An article in The Chronicle of Higher Education discusses a recent file-sharing case in which Joel Tenenbaum was convicted of illegally downloading and sharing 30 songs.  His original verdict was an award of  $67,500 in damages to the music companies… a tenth what the jury voted to award the music companies, and an amount still under appeal by both sides.

But for copyright-reform advocates, a lawsuit filed against Mr. Tenenbaum by the music industry has provided an instrument to sound alarms about a broader issue: how fear of enormous damages can chill innovation that involves even a minimal risk of copyright liability.

Those advocates, represented by lawyers from the law schools of Stanford University and the University of California at Berkeley, are now pushing the court to set a legal precedent in the Tenenbaum case that they hope would help universities, artists, and others whose experiments may stretch the boundaries of copyright law.

Arguing for the Electronic Frontier Foundation, advocates hope to set precedents through Tenenbaum’s case, so other users of digital media will have an idea what to expect from the legal process, and that “reasonable” penalties can be set for violations.  The concern here seems to be related to the difficulty in securing rights and permissions of some digital media, and the fear of lawsuits that sometimes follow.

For instance, the brief points to the Scripps Institution of Oceanography Archives at the University of California at San Diego. Scripps houses a collection of more than 100,000 photographs, many of them donations from people who took part in oceanographic voyages, but it displays only 4,000 of those images online because many of the photos lack official copyright documentation, the brief says.

More detail in the article.


  1. Oh look, it’s some of those “orphan works” that don’t exist. Too bad that we decided that scanning orphan works and making them available online was something that only a moneygrubbing corporate fat-cat THIEF would do, huh?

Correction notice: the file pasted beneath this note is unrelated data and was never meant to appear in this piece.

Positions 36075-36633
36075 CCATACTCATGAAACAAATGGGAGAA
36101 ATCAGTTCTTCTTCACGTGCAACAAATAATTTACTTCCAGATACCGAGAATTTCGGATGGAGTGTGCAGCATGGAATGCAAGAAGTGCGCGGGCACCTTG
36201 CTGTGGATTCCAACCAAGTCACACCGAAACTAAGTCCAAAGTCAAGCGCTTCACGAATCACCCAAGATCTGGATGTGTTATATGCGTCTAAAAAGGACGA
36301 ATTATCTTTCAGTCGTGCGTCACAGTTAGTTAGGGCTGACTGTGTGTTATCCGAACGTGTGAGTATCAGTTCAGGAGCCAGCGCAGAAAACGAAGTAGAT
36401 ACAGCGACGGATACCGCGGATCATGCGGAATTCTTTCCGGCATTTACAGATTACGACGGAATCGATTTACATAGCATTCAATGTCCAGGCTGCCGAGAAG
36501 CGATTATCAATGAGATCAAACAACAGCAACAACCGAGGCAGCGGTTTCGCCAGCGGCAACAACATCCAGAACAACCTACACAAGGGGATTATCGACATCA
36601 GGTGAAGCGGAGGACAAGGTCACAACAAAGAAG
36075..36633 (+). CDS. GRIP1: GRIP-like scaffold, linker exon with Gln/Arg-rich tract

2. I’m unclear as to why anyone not already involved would *want* to get involved with this total loser of a case. I’m no lawyer, but from what I can tell after an initial reading of Judge Gertner’s summary judgment, Tenenbaum was heavily engaged in distribution of pirated music via Kazaa, and he didn’t even try to offer a rational or credible defense even though the court was predisposed to grant him wide latitude. “Tenenbaum did not contest these facts at summary judgment; he argued,
    instead, that they just did not matter.”

  3. I don’t think the EFF and other advocates are directly involved in the Tenenbaum case. Instead, they are pushing for copyright reform so future cases have precedents for fair and equitable decisions and penalty guidelines. The Tenenbaum case simply touched off the need for them to do this.

  4. This case embodies, for me, the worst side of the legislative/legal system.
    A cabal of vested interests exploiting and abusing the law, while a dishonest and overwhelmingly powerful corporation brings an outrageous action that is out of proportion to the illegal action being adjudicated to a shocking and disgusting degree.
    The copyright law has degenerated into an instrument of exploitation and abuse.

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